We let \(x\) denote the position of the ball (as a distance from home plate) at time \(t\) and \(z\) the distance from the ball to first base, as pictured below.

By the Pythagorean Theorem, we know that \(x^2 + 90^2 = z^2\text{;}\) differentiating with respect to \(t\text{,}\) we have

\begin{equation*}
2x\frac{dx}{dt} = 2z\frac{dz}{dt}\text{.}
\end{equation*}

At the instant the ball is halfway to third base, we know \(x = 45\) and \(\left. \frac{dx}{dt} \right|_{x = 45} = 100\text{.}\) Moreover, by the Pythagorean Theorem, \(z^2 = 90^2 + 45^2\text{,}\) so \(z = 45\sqrt{5}\text{.}\) We can solve for \(\frac{dz}{dt} \) using the equation above and then plug in all of the known variables:

\begin{align*}
\left.\frac{dz}{dt}\right|_{x=45}=\mathstrut\amp\left.\left(\frac xz\frac{dx}{dt}\right)\right|_{x=45}\\
=\mathstrut\amp\frac{45}{45\sqrt5}(100)\\
\approx\mathstrut\amp44.7214 \ \text{ft/sec}\text{.}
\end{align*}

Therefore, the distance between the ball and first base is at this instant growing at a rate of about \(44.72\) feet per second.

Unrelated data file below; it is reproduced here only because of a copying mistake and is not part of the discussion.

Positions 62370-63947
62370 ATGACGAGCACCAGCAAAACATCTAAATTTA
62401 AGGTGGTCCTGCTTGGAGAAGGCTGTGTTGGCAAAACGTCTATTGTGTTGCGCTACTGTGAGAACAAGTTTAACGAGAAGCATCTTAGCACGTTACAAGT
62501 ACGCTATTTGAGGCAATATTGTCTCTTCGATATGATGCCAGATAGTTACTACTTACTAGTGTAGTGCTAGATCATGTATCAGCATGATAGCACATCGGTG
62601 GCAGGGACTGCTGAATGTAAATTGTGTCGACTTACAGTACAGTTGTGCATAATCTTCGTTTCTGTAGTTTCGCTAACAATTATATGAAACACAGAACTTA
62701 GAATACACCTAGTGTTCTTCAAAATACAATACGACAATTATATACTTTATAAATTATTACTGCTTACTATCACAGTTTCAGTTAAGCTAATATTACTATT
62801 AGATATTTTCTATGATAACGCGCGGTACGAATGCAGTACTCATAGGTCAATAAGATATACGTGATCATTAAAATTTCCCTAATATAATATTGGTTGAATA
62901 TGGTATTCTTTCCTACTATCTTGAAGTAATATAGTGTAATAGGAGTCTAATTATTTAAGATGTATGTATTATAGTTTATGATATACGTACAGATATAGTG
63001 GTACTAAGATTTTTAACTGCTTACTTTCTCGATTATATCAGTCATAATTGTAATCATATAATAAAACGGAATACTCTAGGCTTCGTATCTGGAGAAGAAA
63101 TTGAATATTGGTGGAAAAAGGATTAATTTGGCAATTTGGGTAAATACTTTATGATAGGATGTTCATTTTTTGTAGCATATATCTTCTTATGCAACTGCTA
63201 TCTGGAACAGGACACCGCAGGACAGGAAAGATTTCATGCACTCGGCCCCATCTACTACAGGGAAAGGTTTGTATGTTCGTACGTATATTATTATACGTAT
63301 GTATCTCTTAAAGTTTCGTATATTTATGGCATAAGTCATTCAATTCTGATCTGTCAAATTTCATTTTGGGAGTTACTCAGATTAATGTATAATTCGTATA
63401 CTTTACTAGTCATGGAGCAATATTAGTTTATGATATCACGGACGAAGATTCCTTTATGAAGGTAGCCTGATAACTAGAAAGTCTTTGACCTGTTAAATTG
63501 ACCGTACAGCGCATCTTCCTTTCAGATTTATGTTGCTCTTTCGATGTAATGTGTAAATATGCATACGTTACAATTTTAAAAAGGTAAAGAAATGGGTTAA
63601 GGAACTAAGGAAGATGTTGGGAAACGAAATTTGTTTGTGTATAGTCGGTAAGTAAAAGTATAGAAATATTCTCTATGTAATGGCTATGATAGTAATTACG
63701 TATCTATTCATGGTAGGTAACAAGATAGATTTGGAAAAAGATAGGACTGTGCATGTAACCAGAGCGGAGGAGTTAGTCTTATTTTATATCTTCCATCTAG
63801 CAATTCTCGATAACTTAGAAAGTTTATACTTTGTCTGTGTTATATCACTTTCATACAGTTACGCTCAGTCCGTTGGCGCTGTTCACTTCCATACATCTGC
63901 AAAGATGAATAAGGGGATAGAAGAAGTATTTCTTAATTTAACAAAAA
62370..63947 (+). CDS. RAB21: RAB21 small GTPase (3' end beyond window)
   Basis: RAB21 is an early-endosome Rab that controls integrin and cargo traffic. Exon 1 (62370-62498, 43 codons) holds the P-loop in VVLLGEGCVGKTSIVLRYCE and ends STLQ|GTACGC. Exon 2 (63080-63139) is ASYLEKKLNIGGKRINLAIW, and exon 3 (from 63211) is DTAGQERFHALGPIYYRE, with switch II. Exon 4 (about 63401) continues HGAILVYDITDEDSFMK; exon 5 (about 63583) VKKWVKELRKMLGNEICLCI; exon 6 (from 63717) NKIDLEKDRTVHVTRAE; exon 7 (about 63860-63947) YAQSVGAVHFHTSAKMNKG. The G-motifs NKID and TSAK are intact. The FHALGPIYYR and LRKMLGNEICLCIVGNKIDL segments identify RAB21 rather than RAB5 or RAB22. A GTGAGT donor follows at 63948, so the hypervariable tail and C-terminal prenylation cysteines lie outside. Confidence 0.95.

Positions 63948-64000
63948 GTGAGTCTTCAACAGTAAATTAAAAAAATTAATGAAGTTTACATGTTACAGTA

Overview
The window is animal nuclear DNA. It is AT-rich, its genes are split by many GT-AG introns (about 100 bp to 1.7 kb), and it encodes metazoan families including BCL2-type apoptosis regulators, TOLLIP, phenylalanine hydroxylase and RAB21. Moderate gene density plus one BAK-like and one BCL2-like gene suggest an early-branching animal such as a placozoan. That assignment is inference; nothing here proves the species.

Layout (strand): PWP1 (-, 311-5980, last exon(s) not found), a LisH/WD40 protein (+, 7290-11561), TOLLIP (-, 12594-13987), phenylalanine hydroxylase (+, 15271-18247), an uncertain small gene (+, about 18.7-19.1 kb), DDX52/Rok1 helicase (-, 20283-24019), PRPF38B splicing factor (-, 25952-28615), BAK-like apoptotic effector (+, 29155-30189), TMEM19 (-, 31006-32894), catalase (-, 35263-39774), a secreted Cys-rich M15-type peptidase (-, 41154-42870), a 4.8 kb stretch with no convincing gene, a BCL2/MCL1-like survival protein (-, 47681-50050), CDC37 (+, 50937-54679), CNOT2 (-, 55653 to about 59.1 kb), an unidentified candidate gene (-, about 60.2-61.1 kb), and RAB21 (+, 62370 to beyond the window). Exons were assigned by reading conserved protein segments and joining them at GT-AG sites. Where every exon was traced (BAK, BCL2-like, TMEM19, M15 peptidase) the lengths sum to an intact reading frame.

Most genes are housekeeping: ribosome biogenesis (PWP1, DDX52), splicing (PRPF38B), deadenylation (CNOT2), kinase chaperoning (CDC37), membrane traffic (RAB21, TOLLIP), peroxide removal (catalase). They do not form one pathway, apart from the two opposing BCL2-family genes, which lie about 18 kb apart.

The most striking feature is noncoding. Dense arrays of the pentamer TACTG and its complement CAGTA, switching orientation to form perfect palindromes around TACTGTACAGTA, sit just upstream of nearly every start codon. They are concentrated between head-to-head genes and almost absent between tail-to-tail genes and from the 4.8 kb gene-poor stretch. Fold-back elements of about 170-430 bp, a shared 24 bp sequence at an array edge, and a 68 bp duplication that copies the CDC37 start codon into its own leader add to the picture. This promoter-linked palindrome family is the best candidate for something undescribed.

For the second question, we still let \(x\) represent the ball's position at time \(t\text{,}\) but now we introduce \(r\) as the runner's position (also as a distance from home plate) at time \(t\) and let \(s\) be the distance between the runner and the ball. In this setting, as seen in the diagram below, \(x\text{,}\) \(r\text{,}\) and \(s\) form the sides of a right triangle, so that

\begin{equation}
x^2 + r^2 = s^2\text{,}\label{baseballPT}\tag{4.3}
\end{equation}

by the Pythagorean Theorem.

Differentiating each side of Equation(4.3) with respect to \(t\text{,}\) it follows that the three rates of change are related by the equation

\begin{equation*}
2x \frac{dx}{dt} + 2r \frac{dr}{dt} = 2s \frac{ds}{dt}\text{.}
\end{equation*}

We are given that at the instant \(x = 45\text{,}\) \(r = \frac{90}{8}=\frac{45}4\text{,}\) so solving for \(s \) in the equation above, we have \(s = \frac{45}{4}\sqrt{17}\text{.}\) In addition, at this same instant we know that \(\left. \frac{dx}{dt} \right|_{x = 45} = 100\) and \(\left. \frac{dr}{dt} \right|_{x = 45} = 30\text{.}\) Solving for \(\frac{ds}{dt} \) and applying this information, we end up with

\begin{align*}
\left.\frac{ds}{dt}\right|_{x=45}=\mathstrut\amp\left.\left(\frac xs\frac{dx}{dt}+\frac rs\frac{dr}{dt}\right)\right|_{x=45}\\
=\mathstrut\amp\frac{45}{\big(\frac{45}4\sqrt{17}\big)}(100)+\frac{\big(\frac{45}4\big)}{\big(\frac{45}4\sqrt{17}\big)}(30)\\
=\mathstrut\amp\frac{400}{\sqrt{17}}+\frac{30}{\sqrt{17}}\\
=\mathstrut\amp\frac{430}{\sqrt{17}}\\
\approx\mathstrut\amp104.2903 \ \text{ft/sec}\text{.}
\end{align*}

Therefore, the distance between the ball and the runner is at this instant increasing at a rate of about \(104.29\) feet per second.